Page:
As they are damaging to teeth, it’s best to eat them at meal times when they cause less damage. Many packaged foods and drinks contain surprisingly high amounts of free sugars including some breakfast cereals, yoghurts and fruit juice drinks.
Adults should eat no more than 30g of sugar per day, roughly equal to seven sugar cubes.
Free sugars are any sugar added to food or drink products by the manufacturer, cook or consumer including those naturally found in honey, syrups and unsweetened fruit juice.
Ways of cutting down on sugar:
- gradually reduce the amount of sugar in hot drinks, this is better than using sugar substitutes and will help you lose your sweet tooth
- when baking, you can reduce the amount of sugar by half, this works for everything except meringues and jam
- try to choose fruit, vegetables and bread-based snacks between meals rather than a biscuit or a bun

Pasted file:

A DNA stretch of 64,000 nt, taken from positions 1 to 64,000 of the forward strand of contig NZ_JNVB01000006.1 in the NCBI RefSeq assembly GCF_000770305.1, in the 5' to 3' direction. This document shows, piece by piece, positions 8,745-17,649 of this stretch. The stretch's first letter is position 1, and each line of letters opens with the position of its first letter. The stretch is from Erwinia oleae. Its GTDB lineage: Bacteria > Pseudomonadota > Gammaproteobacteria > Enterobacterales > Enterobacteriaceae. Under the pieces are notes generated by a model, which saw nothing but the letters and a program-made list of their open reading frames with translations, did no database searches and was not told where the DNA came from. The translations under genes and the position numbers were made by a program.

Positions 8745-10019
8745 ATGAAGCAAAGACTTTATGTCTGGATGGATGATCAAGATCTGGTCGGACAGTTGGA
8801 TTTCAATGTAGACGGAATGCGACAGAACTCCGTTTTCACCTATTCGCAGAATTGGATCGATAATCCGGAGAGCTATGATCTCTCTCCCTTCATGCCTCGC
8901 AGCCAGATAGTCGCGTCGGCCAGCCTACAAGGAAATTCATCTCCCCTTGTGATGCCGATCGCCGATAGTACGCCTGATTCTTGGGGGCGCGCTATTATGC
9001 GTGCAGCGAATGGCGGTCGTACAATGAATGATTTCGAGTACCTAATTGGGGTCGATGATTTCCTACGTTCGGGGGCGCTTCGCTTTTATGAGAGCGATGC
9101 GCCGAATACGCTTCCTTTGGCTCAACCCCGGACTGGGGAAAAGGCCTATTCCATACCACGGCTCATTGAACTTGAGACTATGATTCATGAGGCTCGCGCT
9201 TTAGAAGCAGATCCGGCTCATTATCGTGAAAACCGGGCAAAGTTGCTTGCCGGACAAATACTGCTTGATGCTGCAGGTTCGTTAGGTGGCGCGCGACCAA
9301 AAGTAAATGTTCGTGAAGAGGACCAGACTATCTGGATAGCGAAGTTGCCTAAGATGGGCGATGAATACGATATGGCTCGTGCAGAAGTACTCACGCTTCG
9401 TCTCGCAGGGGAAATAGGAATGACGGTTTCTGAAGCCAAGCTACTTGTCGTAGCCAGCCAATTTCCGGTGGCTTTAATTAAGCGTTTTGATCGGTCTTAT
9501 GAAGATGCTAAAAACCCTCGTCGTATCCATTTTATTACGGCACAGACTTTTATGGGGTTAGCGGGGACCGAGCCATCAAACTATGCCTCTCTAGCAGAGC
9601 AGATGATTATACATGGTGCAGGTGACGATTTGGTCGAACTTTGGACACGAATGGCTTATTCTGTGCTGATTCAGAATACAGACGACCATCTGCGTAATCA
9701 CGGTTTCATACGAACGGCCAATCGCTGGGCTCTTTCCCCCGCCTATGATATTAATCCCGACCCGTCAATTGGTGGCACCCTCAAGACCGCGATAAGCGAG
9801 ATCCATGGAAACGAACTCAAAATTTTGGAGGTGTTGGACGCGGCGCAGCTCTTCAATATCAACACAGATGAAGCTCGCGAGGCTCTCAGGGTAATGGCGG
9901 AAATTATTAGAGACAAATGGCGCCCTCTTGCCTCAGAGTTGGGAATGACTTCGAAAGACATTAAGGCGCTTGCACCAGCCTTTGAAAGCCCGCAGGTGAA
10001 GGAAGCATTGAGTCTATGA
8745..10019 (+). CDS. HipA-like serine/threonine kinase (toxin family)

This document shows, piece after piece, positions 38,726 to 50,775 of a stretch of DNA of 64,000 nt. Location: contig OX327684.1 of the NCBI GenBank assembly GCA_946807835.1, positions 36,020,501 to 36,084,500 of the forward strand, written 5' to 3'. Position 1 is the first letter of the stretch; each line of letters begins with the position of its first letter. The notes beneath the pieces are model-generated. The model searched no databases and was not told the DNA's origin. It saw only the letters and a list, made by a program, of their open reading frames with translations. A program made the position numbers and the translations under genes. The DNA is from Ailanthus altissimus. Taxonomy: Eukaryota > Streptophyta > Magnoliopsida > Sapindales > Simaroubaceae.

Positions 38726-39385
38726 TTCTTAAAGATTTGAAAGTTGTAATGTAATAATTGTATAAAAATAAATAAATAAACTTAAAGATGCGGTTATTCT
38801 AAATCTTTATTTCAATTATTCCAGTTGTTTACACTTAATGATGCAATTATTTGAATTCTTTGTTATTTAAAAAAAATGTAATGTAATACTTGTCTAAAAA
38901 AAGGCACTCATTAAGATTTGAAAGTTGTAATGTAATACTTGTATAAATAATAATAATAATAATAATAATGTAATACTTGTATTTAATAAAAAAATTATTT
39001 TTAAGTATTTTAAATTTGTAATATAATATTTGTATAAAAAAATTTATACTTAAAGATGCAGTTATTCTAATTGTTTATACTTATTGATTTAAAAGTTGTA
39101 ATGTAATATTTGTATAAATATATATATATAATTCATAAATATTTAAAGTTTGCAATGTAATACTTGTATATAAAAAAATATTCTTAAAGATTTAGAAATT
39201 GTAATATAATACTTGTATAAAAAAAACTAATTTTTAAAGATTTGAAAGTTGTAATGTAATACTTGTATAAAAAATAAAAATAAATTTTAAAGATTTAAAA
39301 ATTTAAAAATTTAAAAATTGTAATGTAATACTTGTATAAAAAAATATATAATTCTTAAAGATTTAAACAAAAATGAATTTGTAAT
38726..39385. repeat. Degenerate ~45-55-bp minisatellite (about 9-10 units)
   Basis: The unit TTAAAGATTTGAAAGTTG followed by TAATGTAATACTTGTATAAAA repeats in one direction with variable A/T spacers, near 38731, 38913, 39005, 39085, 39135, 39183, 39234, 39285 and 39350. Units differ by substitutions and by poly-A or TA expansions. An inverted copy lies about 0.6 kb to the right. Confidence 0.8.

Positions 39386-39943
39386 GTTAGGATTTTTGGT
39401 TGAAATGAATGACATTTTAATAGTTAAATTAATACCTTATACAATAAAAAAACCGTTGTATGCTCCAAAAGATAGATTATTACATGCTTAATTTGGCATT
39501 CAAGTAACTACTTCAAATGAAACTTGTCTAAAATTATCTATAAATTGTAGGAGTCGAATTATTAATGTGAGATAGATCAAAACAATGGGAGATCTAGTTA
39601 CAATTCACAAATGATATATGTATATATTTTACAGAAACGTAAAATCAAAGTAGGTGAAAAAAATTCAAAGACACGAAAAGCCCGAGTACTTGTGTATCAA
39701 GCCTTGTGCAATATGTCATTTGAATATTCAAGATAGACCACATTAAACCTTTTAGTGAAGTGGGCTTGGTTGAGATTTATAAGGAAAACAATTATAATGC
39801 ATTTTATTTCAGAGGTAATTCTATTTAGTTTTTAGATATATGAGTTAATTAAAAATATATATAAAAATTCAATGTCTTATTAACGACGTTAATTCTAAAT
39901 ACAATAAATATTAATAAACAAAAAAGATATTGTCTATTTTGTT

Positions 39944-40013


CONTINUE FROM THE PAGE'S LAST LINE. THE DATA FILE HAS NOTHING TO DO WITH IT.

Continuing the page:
- use fresh fruit to sweeten plain yoghurt
- instead of soft drinks, add chopped lemon and oranges to jugs of water and refrigerate for a cool, refreshing drink
- choose high fibre, low sugar cereals and sweeten with dried fruit instead of sugar
- alcohol also contains lots of sugar so cut down on the amount you drink
The difference between men and women’s diets
Women don't need to eat as much as a man because on average a woman's body does not use as much energy. This is partly because a man's body is made up of more muscle than a woman's body, which contains more fat. Muscle uses up a lot more energy than fat.
Women need more iron. This is because menstruation (periods) can lead to a shortage of iron, particularly if you have heavy periods or your diet is low in iron. The best source of iron is red meat. It can also be found in pulses (such as beans and lentils), bread, green vegetables and fortified breakfast cereals.